The wallet that contains the lost $137 million is a “cold wallet”, which means it’s stored offline (in this case, on a laptop). It’s a common security protocol that serves to keep valuable digital assets safe from hackers.
Crypto companies usually have both cold wallets and hot wallets which act much like a savings account and a checking account, respectively. Like a savings account, a cold wallet holds the bulk of the money. The crypto companies only transfer the coins to the (more vulnerable) hot wallet as needed — i.e. for customer withdrawals.
The problem is that only one person, Gerry Cotten, had the passwords to access that cold wallet and the laptop it’s on. Sloppy, and not good. But, with nobody overseeing the crypto industry, sloppy CEO’s like Cotten will exist. Sloppy or worse… fraudulent.
There’s Been Some Serious Oversight on Crypto Oversight
Assuming QuadricaCX sloppily handled funds this way for the 5+ years of its existence, it’s surprising it took this long for something to happen.
Every industry has its protocols — best practices that take over where common sense leaves off. And on top of protocols, many industries also have regulations and oversight — just to make sure the right protocols are being followed.
In the crypto ecosystem, there aren’t even any real protocols in widespread use, let alone actual regulations and federal oversight on corporate activity.
Jewelry store sales associates have more oversight than cryptocurrency exchanges like QuadrigaCX. In your typical jewelry store, the store painstakingly and meticulously accounts for the inventory every morning and every night. It’s industry standard to handle jewelry this way, and every shop owner knows this. They also know that anyone who doesn’t follow these protocols is asking to be ripped off — either by their own employees or by slick thieves using sleight-of-hand techniques.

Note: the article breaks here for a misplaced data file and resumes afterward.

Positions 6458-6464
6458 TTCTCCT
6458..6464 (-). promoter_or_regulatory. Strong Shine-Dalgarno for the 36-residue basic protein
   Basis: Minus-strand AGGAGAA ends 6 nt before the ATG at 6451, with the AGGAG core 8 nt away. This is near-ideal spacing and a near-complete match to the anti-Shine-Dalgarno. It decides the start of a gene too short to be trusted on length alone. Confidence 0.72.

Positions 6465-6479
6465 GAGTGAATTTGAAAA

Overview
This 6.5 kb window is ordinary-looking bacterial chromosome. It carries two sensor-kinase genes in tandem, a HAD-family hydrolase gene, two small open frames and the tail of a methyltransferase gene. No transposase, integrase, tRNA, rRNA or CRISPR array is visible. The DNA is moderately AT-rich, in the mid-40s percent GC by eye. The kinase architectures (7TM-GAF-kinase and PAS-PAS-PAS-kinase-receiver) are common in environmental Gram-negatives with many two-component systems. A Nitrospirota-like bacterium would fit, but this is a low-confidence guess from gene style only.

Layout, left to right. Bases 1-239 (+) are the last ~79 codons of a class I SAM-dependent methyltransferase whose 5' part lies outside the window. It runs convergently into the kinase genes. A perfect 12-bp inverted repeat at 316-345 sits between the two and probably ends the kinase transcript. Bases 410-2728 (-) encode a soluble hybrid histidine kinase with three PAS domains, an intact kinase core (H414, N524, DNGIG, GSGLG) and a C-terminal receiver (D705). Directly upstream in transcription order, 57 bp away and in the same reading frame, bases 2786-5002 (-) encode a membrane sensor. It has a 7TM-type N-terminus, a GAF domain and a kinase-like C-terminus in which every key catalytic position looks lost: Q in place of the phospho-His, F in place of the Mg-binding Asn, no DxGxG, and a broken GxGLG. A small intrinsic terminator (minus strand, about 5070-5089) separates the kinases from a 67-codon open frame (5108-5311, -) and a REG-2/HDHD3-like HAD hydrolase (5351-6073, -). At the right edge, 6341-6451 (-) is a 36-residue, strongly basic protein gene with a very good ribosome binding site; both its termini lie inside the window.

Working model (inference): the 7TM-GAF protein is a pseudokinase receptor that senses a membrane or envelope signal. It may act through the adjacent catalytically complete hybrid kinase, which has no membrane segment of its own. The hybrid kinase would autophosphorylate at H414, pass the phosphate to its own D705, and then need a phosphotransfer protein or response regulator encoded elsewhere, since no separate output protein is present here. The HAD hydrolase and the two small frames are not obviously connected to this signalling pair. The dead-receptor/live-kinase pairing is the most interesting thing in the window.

In the crypto world, there is apparently no common knowledge like this. No shared common sense, Best Practices, protocols, regulations, or anything to guide exchange owners and protect customers.
It’s the industries where consumers are vulnerable that require the strongest oversight. Think healthcare, finance, public health, the environment, insurance, food, cosmetics, automobiles, etc). Whether it’s watchdog organizations, government agencies, or third-party consulting companies, there’s an historically proven need to have a protective layer that exists between two parties during any type of transaction. Otherwise, it’s the unwary consumer pitted against the hungry, opportunistic mongrels who come from the underbelly of commerce.
In the case of QuadrigaCX, we don’t know what really happened (yet). For all we know, it’s Gerald Cotten himself who dealt the sleight of hand on this one. Mr. Cotten and his wife, perhaps, if she was in on it too.
Be Careful of What You Ask For – Were these early adopters really ready for the Wild West of Finance?
If you’re at all skeptical about the circumstances surrounding Cotten’s death, you’re probably already thinking that a lot can happen to people’s money when nobody’s looking.
Oversight and regulation are partly for consumer protection. But cryptocurrency consumers are a different breed of consumer. For them, one of the attractions of cryptocurrency is the very lack of third-party “interference”.